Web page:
Simplified Dissolution of Marriage in Florida

Posted about 4 years ago. Applies to Florida, 1 helpful vote


Under certain circumstances, spouses may jointly file for divorce in Florida and schedule their case for a final hearing within thirty days or less. Pursuant to Florida Family Law Rule of Procedure 12.105, this is known as a simplified dissolution of marriage.

Eligibility for a Simplified Dissolution of Marriage

To be eligible for a simplified dissolution of marriage, the following must be true:

  • The parties have no minor or dependent children;
  • The wife is not pregnant;
  • At least one of the parties has resided in Florida for at least six months prior to filing for divorce;
  • The marriage is irretrievably broken (the parties cannot fix their marriage);
  • The parties have filled out and exchanged financial affidavits, disclosing their assets, debts, monthly income, and monthly expenses;
  • The parties have agreed how to divide their assets and liabilities in a marital settlement agreement;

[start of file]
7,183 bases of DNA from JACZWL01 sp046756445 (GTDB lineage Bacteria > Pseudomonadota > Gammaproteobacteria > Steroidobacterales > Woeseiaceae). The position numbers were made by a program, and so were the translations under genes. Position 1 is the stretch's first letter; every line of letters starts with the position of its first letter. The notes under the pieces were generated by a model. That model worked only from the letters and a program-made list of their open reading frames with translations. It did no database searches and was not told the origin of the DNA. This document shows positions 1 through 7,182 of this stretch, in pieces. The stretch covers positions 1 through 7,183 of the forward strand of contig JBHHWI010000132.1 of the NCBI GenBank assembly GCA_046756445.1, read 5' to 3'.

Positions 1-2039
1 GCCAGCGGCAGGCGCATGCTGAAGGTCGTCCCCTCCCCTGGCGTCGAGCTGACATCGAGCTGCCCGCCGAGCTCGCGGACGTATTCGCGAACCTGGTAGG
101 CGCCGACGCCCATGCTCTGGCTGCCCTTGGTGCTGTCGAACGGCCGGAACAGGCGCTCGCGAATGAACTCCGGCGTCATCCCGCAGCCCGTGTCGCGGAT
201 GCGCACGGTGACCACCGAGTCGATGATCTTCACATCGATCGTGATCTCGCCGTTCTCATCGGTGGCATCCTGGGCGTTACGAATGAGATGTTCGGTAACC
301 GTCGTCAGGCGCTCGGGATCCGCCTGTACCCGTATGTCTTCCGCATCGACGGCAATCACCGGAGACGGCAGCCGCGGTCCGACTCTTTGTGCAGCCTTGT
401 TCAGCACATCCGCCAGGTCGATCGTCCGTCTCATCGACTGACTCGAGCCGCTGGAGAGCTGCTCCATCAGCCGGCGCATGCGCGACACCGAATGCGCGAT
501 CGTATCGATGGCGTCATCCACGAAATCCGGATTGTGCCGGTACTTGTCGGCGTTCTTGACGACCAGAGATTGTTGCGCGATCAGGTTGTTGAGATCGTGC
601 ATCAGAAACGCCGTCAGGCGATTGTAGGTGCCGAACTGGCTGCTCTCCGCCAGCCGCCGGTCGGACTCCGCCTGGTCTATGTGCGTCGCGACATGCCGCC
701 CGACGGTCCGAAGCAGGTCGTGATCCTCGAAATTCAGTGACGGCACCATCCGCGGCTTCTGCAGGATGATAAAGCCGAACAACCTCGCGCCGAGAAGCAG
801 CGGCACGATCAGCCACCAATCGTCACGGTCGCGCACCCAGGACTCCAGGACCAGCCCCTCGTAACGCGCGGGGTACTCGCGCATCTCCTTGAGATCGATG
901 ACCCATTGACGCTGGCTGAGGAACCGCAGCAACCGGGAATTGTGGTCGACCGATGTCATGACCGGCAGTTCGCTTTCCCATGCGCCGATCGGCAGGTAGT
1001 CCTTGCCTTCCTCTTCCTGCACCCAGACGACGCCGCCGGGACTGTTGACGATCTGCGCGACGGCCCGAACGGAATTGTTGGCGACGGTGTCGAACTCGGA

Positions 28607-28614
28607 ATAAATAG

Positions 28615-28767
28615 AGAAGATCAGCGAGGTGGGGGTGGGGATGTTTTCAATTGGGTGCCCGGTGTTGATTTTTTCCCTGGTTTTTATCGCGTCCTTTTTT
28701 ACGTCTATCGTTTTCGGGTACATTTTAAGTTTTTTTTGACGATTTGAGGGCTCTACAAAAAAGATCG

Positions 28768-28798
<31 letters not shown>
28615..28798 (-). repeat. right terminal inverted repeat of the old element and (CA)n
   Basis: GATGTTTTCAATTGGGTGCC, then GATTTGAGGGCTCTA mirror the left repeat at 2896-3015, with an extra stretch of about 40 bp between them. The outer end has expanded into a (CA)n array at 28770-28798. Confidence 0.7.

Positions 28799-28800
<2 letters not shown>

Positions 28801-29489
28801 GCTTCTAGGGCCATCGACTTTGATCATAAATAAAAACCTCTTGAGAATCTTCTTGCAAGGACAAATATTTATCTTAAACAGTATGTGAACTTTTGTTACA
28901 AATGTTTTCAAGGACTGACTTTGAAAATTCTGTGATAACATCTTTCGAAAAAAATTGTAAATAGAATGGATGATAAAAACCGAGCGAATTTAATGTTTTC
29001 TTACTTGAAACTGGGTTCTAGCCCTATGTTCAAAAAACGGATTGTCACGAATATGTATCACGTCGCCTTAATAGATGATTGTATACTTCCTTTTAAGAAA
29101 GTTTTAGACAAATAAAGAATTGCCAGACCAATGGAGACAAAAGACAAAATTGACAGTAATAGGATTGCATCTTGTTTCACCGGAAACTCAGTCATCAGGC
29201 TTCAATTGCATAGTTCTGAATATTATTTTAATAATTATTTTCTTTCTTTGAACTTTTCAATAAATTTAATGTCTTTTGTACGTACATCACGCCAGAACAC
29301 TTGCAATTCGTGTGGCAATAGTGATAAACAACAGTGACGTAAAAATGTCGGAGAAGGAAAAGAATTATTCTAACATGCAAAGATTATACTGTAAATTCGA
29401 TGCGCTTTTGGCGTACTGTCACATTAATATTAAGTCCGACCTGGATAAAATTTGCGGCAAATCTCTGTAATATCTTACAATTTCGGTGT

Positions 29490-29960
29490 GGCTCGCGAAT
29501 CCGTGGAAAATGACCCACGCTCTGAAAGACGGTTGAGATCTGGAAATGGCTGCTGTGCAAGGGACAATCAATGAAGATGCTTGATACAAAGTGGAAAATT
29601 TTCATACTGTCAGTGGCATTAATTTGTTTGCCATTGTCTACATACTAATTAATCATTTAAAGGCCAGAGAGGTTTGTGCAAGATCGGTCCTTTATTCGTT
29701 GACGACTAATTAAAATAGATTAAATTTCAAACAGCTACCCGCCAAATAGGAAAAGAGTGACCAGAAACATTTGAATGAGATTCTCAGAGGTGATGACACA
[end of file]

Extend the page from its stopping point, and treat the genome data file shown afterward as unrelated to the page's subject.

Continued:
• Neither party is seeking alimony;
  • The parties are willing to waive their right to trial and appeal; and
  • The parties are willing and able to appear together at the final hearing.

If all of the above circumstances are not present, then the parties may not file for a simplified dissolution of marriage. However, the parties may still work together to expedite the process in an uncontested dissolution of marriage.

Additional Resources

Adam B. Cordover is a family law attorney and managing shareholder of The Law Firm of Adam B. Cordover, P.A. To learn more about The Law Firm of Adam B. Cordover, P.A. or to schedule a free consultation, call us at 813.443.0615 or visit us online at Attorney Adam B. Cordover is admitted to the Florida Bar and the United States District Court, Middle District of Florida. His office is located at 3839 West Kennedy Boulevard, Tampa, Florida 33609.

The Law Firm of Adam B. Cordover, P.A.

ABC Family Law Blog

Rate this guide

Related Topics


Divorce is the process of formally ending a marriage. Divorces may be jointly agreed upon, resolved by negotiation, or decided in court.

Can't find what you're looking for? Ask a Lawyer

Get free answers from experienced attorneys.


Ask now

25,220 answers this week

3,261 attorneys answering